With our cool summer, I was reluctant to admit that fall was almost here.  I was hanging on, trying to soak up every ounce of summer I could find over the last few weeks.  But fall has wedged its way into my consciousness and, with a sigh, I'm reminded of everything I love about it: days still warm and sunny, cool nights, crisp air, and the wheeling migration of hawks passing through, shorebirds returning from the north, and white- and yellow-crowned sparrows returning for the winter.  We went apple picking on Sunday and feasted on apple pie last night and applesauce in my oatmeal this morning.  The apples in the picture had to be used right away.  We have a bag squirreled away in the garage for future pies, salads, and fresh eating.

The Usual Suspects: Backyard Birds in Summer

Summer is in full swing in our little corner of Alameda.  Though our grass is a sea of dust and exposed sprinkler pipe, the birds don't seem to mind it in the least.  A small family of house sparrows along with the local towhees are frequent visitors.  They hop about pecking invisible weed seeds, insects, and have even deigned it the best spot for a nice dust bath.  Our yellow lab looks on quizzically as they flounder and flutter, digging themselves a nice trough with their beaks, feet and wings.  They wallow and fling the dust.  I almost expect them to writhe on their backs in the ecstasy of this sea of warm dirt.  When they take off, they leave little trails of dust in the air following them, mini-contrails.

The towhees are special favorites of mine.  I've nicknamed one of the adults Whitewing,  It has two distinctive, small white feathers on its closed wings.  It's nesting somewhere in the neighborhood this year, but not in our yard.  It nested in the Camellia tree a fe…

Blog Expansion

Like mycelium quietly expanding underground, my blog life will be meeting up with a couple of public blogging opportunities soon!  In this wonderful winter season with inspiration from camellias to wintering song birds, to mushrooms and beach walks after a storm, I get to write a blog for KQED QUEST and also an occasional blog for Alameda Patch.  I'll have to take my writing up a notch for KQED after reading some of their posted blogs.  It should be fun, though, to write for a larger readership (though I appreciate those of you following this little blog - yes, I know all four of you - which I can't even find when I try searching for it!).  I've been lately inspired by all of the mushrooms popping up like winter wildflowers after the latest rains.  There are so many different species - one report claimed many hundreds compared to just 35 kinds of oaks.  I've been researching mushroom lifestyles - lifestyles of the dirt-poor, spore-fungi and they are fascinating!  I wis…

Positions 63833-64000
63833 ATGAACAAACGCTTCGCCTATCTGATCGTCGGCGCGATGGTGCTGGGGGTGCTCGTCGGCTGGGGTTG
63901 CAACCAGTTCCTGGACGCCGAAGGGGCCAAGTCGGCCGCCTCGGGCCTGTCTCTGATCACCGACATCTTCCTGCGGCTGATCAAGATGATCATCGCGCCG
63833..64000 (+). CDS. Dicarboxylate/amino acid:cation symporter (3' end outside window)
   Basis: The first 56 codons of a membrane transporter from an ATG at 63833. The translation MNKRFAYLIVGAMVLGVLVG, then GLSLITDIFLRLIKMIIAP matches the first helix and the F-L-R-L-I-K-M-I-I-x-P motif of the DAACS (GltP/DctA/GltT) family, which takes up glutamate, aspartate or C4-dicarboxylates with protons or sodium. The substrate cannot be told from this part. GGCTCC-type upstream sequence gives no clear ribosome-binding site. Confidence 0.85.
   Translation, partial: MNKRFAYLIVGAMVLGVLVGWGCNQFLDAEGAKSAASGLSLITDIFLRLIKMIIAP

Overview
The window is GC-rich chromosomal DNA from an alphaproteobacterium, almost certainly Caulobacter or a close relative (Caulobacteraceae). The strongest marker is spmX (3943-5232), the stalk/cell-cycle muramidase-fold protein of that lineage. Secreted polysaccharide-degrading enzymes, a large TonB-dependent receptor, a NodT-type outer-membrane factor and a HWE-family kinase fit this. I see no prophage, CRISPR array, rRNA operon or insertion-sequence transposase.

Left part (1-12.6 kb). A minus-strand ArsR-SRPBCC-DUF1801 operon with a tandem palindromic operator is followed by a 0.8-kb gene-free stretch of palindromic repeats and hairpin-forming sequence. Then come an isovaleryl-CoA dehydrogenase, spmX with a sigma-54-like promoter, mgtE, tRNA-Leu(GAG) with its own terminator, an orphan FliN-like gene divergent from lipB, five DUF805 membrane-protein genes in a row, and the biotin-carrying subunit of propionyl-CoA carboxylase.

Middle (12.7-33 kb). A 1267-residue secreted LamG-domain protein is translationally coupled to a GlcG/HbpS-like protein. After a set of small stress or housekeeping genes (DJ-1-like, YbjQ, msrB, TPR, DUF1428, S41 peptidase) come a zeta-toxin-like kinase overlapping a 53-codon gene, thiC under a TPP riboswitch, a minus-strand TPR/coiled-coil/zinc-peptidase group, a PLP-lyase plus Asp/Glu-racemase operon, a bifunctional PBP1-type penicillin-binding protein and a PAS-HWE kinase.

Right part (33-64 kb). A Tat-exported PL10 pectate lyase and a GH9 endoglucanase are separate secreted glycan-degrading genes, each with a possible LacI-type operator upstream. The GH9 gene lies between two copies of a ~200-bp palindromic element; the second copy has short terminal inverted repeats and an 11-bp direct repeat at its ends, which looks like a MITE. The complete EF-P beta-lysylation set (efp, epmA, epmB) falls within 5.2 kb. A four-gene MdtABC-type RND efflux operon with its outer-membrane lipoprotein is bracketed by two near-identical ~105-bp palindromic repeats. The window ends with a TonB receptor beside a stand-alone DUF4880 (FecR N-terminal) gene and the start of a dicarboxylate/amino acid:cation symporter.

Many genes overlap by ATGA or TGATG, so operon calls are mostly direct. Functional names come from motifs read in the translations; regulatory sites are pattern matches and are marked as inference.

Winter Gifts

Though Christmas has come and gone, there are still many winter gifts to enjoy.  Around the East Bay two of my favorites are thriving in this dry, La Nina season.  The camellia trees are painting yards around town with showy flowers that attract some of my favorite birds.  Among the camellia's shiny, large green leaves, Audubon's warblers, also called yellow-rumped warblers or sometimes just "butter butts," are hopping from flower to flower catching insects.  It's almost like watching a circus show on these clear, crisp mornings with flashes of yellow, white, and black as the small birds work through the  red flowers and bright green foliage.  The birds have an unusual adaptation to being able to digest waxy berries such as wax myrtles and bayberries allowing it to winter further north than other warbler species.  On the East Coast, they winter as far north as Newfoundland where the waxy berries persist into winter.  They're in the Bay Area mostl…